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High inter-observer agreement of observer-perceived pain assessment in the emergency department

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  • Martin Høhrmann Hangaard
  • Brian Malling
  • Christian Backer Mogensen
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BACKGROUND: Triage is used to prioritize the patients in the emergency department. The majority of the triage systems include the patients' pain score to assess their level of acuity by using a combination of patient reported pain and observer-perceived pain; the latter therefore requires a certain degree of inter-observer agreement. The aim of the present study was to assess the inter-observer agreement of perceived pain among emergency department nurses and to evaluate if it was influenced by predetermined factors like age and gender.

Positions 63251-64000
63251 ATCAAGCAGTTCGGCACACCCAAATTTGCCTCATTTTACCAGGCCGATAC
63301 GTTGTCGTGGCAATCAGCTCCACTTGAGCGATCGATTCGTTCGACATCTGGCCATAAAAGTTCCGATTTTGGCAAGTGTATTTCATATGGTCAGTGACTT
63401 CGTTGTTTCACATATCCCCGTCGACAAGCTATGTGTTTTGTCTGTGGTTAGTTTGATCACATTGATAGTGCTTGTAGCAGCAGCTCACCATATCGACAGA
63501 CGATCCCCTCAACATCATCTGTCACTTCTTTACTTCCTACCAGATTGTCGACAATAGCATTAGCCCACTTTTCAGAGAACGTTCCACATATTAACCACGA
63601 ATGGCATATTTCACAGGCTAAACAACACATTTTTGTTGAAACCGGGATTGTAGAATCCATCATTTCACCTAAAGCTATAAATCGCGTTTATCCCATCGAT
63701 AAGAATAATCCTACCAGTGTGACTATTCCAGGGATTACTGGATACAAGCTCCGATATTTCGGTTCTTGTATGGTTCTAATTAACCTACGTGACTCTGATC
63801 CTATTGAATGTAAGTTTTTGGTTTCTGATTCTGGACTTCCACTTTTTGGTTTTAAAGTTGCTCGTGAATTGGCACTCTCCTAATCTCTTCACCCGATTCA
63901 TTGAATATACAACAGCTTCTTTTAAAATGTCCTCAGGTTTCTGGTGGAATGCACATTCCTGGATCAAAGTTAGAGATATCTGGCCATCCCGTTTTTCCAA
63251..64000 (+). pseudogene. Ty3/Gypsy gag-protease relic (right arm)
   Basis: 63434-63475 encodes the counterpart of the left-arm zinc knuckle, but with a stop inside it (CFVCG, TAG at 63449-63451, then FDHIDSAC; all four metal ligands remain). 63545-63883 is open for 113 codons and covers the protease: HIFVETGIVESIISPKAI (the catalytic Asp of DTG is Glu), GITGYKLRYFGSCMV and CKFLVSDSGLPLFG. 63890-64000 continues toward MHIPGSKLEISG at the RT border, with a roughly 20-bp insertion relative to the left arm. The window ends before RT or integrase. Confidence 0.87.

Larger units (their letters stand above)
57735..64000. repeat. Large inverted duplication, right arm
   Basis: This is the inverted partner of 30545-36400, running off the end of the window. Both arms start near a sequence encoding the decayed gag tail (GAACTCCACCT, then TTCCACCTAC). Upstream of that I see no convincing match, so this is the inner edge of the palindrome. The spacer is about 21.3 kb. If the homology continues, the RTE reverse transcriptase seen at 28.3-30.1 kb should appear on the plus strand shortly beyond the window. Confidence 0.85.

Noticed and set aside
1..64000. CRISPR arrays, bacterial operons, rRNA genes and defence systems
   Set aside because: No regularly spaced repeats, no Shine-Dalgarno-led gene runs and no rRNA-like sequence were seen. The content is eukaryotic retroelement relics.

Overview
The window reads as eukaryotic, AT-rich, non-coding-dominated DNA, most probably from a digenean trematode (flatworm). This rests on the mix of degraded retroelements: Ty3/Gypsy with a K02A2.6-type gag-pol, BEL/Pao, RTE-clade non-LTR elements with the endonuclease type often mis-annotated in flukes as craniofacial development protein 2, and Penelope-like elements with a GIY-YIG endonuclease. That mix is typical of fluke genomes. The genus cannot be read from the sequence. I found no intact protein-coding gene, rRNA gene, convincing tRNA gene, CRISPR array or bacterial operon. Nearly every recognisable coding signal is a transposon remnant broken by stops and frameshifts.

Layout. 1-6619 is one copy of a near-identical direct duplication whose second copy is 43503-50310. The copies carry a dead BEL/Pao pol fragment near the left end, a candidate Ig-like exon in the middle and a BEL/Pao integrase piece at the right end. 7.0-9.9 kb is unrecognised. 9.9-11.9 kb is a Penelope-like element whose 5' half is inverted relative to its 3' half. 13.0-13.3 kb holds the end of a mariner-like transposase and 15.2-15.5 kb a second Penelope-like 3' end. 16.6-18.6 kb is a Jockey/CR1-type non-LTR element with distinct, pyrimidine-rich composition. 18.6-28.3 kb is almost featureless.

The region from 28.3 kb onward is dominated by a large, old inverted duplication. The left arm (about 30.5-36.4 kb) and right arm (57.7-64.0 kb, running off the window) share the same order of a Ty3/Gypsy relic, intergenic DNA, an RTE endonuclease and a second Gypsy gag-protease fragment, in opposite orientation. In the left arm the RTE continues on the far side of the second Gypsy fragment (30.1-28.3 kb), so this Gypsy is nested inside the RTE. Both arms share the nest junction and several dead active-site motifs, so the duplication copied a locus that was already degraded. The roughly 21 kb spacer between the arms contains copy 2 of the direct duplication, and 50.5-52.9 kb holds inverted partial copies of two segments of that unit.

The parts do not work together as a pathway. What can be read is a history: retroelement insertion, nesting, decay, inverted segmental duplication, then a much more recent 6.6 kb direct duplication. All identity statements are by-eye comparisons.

METHOD: A project assistant randomly recruited two nurses, who were not allowed to interact with each other, to assess patient pain intensity on the numeric ranking scale. The project assistant afterwards entered the pain scores in a predesigned electronic questionnaire. We used weighted Fleiss-Cohen (quadratic) kappa statistics, Bland-Altman statistics and logistic regression analysis to assess the inter-observer agreement.

RESULTS: One hundred and sixty-two patients were included. They had a median age of 38 years and 45% were females. 30% of the patients were acute surgical patients and 70% acute orthopedic patients. The average time between the pain assessments were 1,7 min. The Bland Altman analysis found a mean difference in pain score of 0.2 and 95% limits of agreement of +/- 3 point. When the NRS scores were translated to commonly used pain categories (no, mild, moderate or severe pain) we found a 70% agreement with a mean difference in categories of 0.05 and 95% limits of agreement of +/- 1 category. Patient age, gender, localization of pain, examination room or presence of a significant other did not affect the inter-observer agreement.

CONCLUSION: We found 70% agreement on pain category between the nurses and it is justified that nurse-perceived pain assessment is used for triage in the emergency department.

Original languageEnglish
JournalBMC Emergency Medicine
Volume18
Issue number1
Pages (from-to)8
ISSN1471-227X
DOIs
Publication statusPublished - 21 Feb 2018

ID: 56438888